What factors will a court consider on competing applications to terminate or extend the period to make a proposal?
A recent Alberta decision considers the factors a court will consider on competing applications brought by the debtor to extend the period to make a proposal and a secured creditor to terminate the period to make a proposal.
Flasha Holdings and Paul Flasha Contracting Ltd. (collectively, “Flasha”), and their proposal trustee, Faber Inc., applied to extend the date for them to make a proposal. Arundel Capital Corporation (“Arundel”), a secured creditor of Flasha, applied to terminate the period for Flasha to make a proposal.
Arundel submitted that Flasha was unlikely to make a proposal that would include paying its secured creditors and the Canada Revenue Agency in full, and that Arundel would not accept any proposal that did not including paying Arundel its $1.2 million claim in full. Arundel conceded that it would vote in favour of a proposal that saw it paid in full.
Flasha argued that it was able to make a proposal that would include paying Arundel in full, it was acting in good faith, and no creditor would be materially prejudiced by an extension. It contemplated receiving financing from Travelers in the amount of $1,575,000, which would be sufficient to pay out Arundel, the CRA and the other secured creditors.
Ultimately, the Court was satisfied that Flasha would likely be able to make a viable proposal that included paying out Arundel in full. The expected proposal in this case would not involve Arundel assuming any risk. To the contrary, it would have the certainty of immediate full payment. Moreover, Flasha and the proposal trustee had described the intended proposal, which was supported by a copy of Travelers’ term sheet, and they had explained that the CRA review, which was pending, was required to finalize a proposal. This was far more substantial than the bald assertion of a future proposal.
The Court concluded that Arundel failed to show that Flasha was unlikely to be able to make a viable proposal that would be accepted by its creditors. Rather, Flasha had demonstrated that it would likely be able to make a viable proposal if the Court granted the extension sought.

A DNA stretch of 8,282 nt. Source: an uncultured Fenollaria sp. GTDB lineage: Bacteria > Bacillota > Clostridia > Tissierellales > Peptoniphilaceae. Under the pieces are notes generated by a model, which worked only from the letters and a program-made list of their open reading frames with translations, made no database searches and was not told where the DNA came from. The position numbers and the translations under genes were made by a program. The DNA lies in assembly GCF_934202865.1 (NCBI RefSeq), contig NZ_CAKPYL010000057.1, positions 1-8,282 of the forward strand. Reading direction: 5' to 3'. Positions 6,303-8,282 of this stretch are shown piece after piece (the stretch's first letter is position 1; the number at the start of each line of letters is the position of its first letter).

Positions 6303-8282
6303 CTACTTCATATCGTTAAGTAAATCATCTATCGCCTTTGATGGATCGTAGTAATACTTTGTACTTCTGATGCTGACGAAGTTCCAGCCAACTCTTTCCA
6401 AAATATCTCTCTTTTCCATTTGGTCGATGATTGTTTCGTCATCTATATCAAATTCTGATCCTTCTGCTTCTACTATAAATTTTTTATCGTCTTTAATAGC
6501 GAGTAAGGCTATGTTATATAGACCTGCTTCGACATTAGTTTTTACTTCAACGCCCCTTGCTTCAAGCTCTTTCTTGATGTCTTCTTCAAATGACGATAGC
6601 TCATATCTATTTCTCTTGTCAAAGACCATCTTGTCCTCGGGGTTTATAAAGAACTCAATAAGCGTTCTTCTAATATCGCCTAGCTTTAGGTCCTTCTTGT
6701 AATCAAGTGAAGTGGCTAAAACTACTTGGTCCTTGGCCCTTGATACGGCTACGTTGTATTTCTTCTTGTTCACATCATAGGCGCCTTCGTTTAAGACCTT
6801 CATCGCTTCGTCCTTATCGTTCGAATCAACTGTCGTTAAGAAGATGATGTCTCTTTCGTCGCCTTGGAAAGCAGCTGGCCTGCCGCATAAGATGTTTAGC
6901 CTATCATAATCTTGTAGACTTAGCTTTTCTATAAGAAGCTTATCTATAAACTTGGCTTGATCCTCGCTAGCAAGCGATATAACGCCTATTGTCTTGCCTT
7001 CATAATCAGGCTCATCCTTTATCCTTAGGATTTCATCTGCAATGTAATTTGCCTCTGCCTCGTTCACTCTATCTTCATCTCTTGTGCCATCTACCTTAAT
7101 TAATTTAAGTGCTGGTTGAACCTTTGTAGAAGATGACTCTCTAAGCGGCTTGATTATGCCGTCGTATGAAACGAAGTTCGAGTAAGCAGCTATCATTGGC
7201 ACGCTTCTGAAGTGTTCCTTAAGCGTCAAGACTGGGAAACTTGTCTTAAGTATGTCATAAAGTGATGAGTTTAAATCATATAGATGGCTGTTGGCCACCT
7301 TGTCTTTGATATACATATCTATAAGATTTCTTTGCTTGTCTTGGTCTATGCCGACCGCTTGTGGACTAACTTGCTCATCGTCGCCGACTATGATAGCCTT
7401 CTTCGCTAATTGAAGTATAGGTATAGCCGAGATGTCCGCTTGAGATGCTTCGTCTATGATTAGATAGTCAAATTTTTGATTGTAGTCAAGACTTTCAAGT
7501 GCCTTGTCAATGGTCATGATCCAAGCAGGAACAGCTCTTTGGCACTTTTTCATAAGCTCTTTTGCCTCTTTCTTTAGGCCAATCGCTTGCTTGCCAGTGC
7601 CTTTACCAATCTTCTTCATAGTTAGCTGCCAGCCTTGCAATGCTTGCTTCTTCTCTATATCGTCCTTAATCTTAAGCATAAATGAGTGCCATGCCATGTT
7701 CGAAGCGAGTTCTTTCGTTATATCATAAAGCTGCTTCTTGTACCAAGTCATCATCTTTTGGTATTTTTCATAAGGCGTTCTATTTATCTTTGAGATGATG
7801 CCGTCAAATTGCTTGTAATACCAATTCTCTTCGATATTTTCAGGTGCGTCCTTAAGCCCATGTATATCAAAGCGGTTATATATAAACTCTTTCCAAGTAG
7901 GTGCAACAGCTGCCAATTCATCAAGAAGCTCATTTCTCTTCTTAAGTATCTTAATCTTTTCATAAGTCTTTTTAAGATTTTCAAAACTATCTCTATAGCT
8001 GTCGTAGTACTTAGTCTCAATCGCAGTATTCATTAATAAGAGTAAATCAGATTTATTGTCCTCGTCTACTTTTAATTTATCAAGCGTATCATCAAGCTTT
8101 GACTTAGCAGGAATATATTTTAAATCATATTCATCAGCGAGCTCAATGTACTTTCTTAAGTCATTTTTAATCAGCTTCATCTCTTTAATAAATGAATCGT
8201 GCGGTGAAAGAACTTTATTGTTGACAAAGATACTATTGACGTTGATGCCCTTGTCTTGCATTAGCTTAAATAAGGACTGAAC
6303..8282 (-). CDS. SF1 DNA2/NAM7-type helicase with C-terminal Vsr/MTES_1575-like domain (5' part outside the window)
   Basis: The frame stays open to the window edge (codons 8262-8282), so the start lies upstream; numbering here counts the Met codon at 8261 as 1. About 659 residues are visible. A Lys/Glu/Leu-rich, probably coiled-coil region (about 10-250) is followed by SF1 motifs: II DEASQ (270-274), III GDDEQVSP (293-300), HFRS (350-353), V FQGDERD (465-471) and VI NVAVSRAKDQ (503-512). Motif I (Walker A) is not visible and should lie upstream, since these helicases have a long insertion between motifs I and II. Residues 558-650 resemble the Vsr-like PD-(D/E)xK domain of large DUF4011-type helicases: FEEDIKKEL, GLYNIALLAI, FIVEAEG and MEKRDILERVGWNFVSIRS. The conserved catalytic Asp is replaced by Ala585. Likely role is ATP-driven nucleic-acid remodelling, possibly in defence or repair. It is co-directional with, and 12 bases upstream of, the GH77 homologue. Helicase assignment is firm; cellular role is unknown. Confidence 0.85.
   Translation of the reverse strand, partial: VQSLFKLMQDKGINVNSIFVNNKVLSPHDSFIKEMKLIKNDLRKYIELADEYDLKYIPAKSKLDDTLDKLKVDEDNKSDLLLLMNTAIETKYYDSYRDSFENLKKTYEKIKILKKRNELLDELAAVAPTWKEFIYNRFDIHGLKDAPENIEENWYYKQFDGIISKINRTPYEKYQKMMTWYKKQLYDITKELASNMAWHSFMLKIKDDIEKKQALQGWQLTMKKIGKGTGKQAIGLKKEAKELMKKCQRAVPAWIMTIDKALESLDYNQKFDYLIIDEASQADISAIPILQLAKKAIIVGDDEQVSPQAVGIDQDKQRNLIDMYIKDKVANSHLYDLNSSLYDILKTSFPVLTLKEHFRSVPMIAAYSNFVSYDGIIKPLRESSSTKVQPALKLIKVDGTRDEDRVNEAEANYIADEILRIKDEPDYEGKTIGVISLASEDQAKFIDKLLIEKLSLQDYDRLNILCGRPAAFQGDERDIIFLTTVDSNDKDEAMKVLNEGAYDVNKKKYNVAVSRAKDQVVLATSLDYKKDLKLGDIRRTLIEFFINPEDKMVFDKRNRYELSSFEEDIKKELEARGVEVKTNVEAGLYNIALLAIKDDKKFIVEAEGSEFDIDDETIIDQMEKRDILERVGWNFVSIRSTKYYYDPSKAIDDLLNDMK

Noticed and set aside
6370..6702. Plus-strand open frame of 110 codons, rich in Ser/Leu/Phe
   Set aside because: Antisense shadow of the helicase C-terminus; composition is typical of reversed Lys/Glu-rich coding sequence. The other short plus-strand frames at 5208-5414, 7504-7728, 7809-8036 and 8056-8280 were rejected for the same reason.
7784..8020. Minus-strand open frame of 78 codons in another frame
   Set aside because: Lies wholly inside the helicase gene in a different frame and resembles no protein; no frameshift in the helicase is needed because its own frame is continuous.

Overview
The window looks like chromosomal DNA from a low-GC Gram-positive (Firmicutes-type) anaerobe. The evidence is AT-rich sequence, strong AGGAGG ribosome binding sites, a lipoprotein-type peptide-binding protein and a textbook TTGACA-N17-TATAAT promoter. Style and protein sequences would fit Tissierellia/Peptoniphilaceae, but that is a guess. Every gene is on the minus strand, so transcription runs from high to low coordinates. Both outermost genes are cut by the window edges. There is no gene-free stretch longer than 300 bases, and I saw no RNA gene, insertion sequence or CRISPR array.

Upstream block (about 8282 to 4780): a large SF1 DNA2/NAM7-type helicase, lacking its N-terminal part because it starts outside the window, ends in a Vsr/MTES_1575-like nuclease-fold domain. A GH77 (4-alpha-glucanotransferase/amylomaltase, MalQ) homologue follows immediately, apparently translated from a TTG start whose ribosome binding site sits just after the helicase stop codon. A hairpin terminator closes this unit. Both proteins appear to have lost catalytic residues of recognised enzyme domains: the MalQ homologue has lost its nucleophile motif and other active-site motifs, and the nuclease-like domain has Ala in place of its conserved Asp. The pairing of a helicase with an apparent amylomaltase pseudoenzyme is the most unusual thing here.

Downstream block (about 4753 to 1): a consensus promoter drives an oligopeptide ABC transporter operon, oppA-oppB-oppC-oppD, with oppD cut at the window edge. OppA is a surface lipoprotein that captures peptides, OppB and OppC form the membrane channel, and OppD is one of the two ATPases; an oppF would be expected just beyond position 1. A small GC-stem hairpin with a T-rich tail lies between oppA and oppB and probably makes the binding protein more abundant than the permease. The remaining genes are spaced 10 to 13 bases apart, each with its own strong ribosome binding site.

The Court was also not satisfied that an extension would prejudice Arundel. Arundel put forward no evidence of the rate of depreciation of the equipment which secured its leases beyond claiming that the equipment had deteriorated, was likely damaged and its value was being eroded. The proposal trustee submitted that the equipment was appraised and valued at $3,065,600 fair market value, $2,566,900 orderly liquidation value and $2,201,700 forced liquidation value. The Court concluded that the forced liquidation value of the equipment was at least $2,000,000 and any depreciation in subsequent months would not reduce its value below $1,500,000. Consequently, Arundel would not suffer prejudice due to depreciation as a result of the extension sought by Flasha.
Finally, the Court considered the length of the extension. Arundel submitted that the extension should be limited to 15 days and granted on certain conditions. However, in light of the fact that CRA was not able to predict when its review process would be complete, the Court found that the appropriate extension was 45 days. The Court granted Flasha’s application to extend the time for making a proposal and dismissed Arundel’s application.
Judge: Honourable Mr. Justice G.S. Dunlop
Counsel: Jamie Flanagan of McLennan Ross LLP for Arundel; Bradley Smith of Verhaeghe Law Office for Flasha; Bryan P. Maruyama of Parlee McLaws LLP for Faber Inc. as proposal trustee; George F. Body of the Department of Justice Canada for Canada Revenue Agency